The genesis of arc dacites: the case of Mount St. Helens, WA

  • Maren Wanke
  • Ozge Karakas
  • Olivier Bachmann
Original Paper


Throughout the last 35 ka, Mount St. Helens has been the most active volcano in the Cascade arc, but the origin of its voluminous dacites remains controversial. These dacites were traditionally interpreted as a result of melting metabasaltic lower crust. Yet, recent studies have challenged this view and suggested an origin dominated by differentiation of mafic magmas through assimilation-fractional crystallization (AFC) processes. To address this discrepancy on the origin of dacites at Mount St. Helens, we conduct an interdisciplinary study using a combination of thermal and geochemical modeling. Our results show that ~ 45% crystallization of a basaltic andesite parent reproduces the compositions of the dacites with a maximum of ~ 20–30% assimilation of lower crustal lithologies. Amphibole textures and compositions support such a differentiation trend in a polybaric mush system. Combined with recent geophysical imaging and experimental data, we suggest that Mount St. Helens dacites are generated by (1) mantle-derived arc magma evolving by AFC to intermediate compositions in a lower crustal magma reservoir and (2) ascent of these magmas to a mid to upper crustal reservoir, where they reach high crystallinity without significant further chemical differentiation, and are subject to frequent recharge that leave a clear mixing/mingling overprint.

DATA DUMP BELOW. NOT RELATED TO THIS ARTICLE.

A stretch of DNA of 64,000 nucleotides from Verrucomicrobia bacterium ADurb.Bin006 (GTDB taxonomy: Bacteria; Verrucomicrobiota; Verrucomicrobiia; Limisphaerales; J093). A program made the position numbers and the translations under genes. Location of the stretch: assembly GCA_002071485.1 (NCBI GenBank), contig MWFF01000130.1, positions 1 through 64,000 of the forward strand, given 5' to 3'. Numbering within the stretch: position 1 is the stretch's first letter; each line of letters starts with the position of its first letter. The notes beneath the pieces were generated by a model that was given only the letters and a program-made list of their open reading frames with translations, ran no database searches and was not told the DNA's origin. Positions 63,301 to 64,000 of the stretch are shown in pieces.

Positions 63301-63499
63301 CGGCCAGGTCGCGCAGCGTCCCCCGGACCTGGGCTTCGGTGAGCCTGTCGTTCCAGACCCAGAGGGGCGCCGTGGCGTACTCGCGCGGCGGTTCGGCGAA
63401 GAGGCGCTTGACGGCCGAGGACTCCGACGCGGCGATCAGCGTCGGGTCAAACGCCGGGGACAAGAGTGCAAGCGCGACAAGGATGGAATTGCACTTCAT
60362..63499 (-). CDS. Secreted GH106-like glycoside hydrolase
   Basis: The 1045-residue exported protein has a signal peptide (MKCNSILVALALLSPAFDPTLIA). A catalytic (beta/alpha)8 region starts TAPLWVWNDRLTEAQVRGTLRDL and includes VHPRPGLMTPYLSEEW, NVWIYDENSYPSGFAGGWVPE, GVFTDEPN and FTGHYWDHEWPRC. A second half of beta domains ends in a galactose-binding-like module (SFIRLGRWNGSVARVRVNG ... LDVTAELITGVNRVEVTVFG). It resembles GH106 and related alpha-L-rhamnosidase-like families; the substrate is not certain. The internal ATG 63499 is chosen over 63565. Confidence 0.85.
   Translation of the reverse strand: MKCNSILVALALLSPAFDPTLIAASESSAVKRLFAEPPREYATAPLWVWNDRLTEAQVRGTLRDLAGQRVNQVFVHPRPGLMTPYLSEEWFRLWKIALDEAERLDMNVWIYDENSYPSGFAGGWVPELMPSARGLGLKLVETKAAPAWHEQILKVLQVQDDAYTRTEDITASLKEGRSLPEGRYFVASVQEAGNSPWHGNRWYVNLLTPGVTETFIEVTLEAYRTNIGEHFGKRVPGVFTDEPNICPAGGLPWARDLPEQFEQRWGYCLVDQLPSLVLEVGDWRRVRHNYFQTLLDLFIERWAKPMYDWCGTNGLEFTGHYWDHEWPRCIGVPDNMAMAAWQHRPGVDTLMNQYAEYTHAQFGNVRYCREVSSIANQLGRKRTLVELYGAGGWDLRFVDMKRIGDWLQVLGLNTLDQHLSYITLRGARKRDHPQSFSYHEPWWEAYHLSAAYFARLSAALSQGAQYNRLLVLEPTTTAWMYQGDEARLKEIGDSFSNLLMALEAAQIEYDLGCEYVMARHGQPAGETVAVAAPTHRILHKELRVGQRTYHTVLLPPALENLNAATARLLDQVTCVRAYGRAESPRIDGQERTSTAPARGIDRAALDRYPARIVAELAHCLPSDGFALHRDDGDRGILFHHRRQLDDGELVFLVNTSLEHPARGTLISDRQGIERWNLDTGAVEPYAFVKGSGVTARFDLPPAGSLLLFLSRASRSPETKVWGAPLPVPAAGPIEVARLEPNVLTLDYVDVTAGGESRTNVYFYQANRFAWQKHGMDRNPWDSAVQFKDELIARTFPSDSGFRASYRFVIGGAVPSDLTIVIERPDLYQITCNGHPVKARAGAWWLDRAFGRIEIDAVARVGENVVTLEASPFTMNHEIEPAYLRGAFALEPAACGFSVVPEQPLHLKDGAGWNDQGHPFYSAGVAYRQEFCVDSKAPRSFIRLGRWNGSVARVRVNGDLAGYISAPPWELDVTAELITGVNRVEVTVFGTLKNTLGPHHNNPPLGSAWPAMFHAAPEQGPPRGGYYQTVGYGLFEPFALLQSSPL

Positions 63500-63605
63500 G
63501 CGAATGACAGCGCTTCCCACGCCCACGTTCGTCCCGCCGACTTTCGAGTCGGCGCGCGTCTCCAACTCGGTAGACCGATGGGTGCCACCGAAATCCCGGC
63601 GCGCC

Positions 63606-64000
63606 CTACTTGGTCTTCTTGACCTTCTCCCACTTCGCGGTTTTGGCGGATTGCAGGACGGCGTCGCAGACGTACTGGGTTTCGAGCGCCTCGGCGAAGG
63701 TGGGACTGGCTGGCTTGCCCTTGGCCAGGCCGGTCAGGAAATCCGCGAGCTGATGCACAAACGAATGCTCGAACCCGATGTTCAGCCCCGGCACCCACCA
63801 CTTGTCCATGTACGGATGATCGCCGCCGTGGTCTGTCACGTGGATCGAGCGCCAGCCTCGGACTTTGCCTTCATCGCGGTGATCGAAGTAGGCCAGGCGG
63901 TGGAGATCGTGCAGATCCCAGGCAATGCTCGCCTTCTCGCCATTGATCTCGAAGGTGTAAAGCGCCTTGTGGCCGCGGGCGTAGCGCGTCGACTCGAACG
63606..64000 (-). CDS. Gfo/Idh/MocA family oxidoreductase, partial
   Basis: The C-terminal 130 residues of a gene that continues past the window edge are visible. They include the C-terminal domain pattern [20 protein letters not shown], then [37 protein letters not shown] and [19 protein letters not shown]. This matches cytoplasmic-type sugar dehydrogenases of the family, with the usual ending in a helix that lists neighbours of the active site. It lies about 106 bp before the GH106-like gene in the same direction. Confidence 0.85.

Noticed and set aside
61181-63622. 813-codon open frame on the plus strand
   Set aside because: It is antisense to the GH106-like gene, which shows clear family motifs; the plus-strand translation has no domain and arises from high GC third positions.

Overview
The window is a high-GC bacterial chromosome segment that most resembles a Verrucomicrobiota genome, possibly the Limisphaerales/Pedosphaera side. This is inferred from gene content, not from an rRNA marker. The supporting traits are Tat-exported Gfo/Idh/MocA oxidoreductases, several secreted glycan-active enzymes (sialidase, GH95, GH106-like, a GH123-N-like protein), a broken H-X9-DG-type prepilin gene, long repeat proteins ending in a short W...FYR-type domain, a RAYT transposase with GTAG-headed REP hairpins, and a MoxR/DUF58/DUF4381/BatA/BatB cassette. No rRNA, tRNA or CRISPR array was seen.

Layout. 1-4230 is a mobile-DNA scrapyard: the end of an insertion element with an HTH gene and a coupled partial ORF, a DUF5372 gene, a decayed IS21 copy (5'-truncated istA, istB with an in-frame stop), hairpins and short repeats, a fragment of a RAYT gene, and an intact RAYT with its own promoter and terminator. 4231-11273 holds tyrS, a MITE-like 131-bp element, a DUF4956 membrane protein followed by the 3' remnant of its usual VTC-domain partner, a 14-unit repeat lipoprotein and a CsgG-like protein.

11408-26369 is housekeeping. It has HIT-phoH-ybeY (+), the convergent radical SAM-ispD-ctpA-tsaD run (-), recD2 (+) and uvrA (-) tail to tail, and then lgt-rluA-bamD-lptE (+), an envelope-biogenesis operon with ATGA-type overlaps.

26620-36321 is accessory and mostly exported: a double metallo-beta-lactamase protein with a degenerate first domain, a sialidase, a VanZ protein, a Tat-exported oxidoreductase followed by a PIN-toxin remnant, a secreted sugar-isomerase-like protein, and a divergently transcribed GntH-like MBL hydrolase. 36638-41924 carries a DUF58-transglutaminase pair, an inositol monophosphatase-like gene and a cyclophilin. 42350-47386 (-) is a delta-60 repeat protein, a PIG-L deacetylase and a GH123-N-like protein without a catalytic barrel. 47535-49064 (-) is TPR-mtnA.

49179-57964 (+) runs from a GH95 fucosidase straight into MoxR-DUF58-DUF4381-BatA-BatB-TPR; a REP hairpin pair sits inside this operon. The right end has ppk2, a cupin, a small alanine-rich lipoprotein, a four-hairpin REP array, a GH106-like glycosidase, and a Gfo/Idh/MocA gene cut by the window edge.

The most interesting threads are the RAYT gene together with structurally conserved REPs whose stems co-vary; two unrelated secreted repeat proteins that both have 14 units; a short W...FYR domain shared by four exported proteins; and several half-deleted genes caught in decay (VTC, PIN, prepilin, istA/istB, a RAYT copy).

Mount St. Helens Dacites Thermal model Lower crustal mush Amphibole AFC processes 



We thank John Pallister and Michael A. Clynne for their help in the field and a much-appreciated introduction to the Mount St. Helens volcanic system. Thoughtful comments by Dawnika Blatter, Michael A. Clynne, Bill Leeman, and an anonymous reviewer on an earlier version of this manuscript are gratefully acknowledged. We thank Peter Appel, Barbara Mader, and Marcel Guillong for their assistance during microprobe and laser analyses. We are grateful to Josef Dufek for support on the thermal modeling and to Peter Ulmer for many discussions on the topic of differentiation in polybaric plumbing system. This project has been supported by Swiss National Science Foundation Grants 200021_146268 and 200020_165501.

Supplementary material

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Supplementary material 2 (PDF 240 KB)


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© Springer-Verlag GmbH Germany, part of Springer Nature 2019

Authors and Affiliations

  1. 1.Department of Earth Sciences, Institute of Geochemistry and PetrologyETH ZürichZurichSwitzerland

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